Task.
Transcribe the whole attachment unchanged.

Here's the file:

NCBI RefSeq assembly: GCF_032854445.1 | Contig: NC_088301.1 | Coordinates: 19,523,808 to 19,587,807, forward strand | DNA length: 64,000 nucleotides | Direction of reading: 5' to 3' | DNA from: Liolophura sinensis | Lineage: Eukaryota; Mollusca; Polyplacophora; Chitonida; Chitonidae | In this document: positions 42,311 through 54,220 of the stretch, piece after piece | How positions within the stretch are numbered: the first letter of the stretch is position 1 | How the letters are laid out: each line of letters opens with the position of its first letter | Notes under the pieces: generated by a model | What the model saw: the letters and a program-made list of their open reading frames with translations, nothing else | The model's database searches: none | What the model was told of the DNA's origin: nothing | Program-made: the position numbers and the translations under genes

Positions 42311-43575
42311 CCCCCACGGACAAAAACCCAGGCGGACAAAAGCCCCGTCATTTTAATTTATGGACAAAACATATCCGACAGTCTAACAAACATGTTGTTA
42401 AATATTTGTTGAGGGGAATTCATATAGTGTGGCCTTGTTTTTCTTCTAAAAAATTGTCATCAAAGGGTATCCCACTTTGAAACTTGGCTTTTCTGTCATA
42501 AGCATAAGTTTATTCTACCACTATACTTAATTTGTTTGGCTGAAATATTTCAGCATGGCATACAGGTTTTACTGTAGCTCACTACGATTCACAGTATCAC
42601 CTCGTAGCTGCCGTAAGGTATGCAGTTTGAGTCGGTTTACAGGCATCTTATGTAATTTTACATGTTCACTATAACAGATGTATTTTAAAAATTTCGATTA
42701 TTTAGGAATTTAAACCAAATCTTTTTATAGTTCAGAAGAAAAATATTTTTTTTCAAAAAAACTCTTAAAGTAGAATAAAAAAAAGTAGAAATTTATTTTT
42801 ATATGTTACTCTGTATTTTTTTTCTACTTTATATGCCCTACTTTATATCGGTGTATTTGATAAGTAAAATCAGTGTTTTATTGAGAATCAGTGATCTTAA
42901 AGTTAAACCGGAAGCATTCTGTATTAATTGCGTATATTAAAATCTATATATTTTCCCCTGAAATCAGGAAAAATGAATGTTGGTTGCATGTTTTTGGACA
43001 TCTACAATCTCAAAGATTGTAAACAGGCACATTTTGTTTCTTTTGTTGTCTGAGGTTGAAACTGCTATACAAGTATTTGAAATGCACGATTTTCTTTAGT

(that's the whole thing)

NCBI RefSeq assembly: GCF_032854445.1 | Contig: NC_088301.1 | Coordinates: 19,523,808 to 19,587,807, forward strand | DNA length: 64,000 nucleotides | Direction of reading: 5' to 3' | DNA from: Liolophura sinensis | Lineage: Eukaryota; Mollusca; Polyplacophora; Chitonida; Chitonidae | In this document: positions 42,311 through 54,220 of the stretch, piece after piece | How positions within the stretch are numbered: the first letter of the stretch is position 1 | How the letters are laid out: each line of letters opens with the position of its first letter | Notes under the pieces: generated by a model | What the model saw: the letters and a program-made list of their open reading frames with translations, nothing else | The model's database searches: none | What the model was told of the DNA's origin: nothing | Program-made: the position numbers and the translations under genes

Positions 42311-43575
42311 CCCCCACGGACAAAAACCCAGGCGGACAAAAGCCCCGTCATTTTAATTTATGGACAAAACATATCCGACAGTCTAACAAACATGTTGTTA
42401 AATATTTGTTGAGGGGAATTCATATAGTGTGGCCTTGTTTTTCTTCTAAAAAATTGTCATCAAAGGGTATCCCACTTTGAAACTTGGCTTTTCTGTCATA
42501 AGCATAAGTTTATTCTACCACTATACTTAATTTGTTTGGCTGAAATATTTCAGCATGGCATACAGGTTTTACTGTAGCTCACTACGATTCACAGTATCAC
42601 CTCGTAGCTGCCGTAAGGTATGCAGTTTGAGTCGGTTTACAGGCATCTTATGTAATTTTACATGTTCACTATAACAGATGTATTTTAAAAATTTCGATTA
42701 TTTAGGAATTTAAACCAAATCTTTTTATAGTTCAGAAGAAAAATATTTTTTTTCAAAAAAACTCTTAAAGTAGAATAAAAAAAAGTAGAAATTTATTTTT
42801 ATATGTTACTCTGTATTTTTTTTCTACTTTATATGCCCTACTTTATATCGGTGTATTTGATAAGTAAAATCAGTGTTTTATTGAGAATCAGTGATCTTAA
42901 AGTTAAACCGGAAGCATTCTGTATTAATTGCGTATATTAAAATCTATATATTTTCCCCTGAAATCAGGAAAAATGAATGTTGGTTGCATGTTTTTGGACA
43001 TCTACAATCTCAAAGATTGTAAACAGGCACATTTTGTTTCTTTTGTTGTCTGAGGTTGAAACTGCTATACAAGTATTTGAAATGCACGATTTTCTTTAGT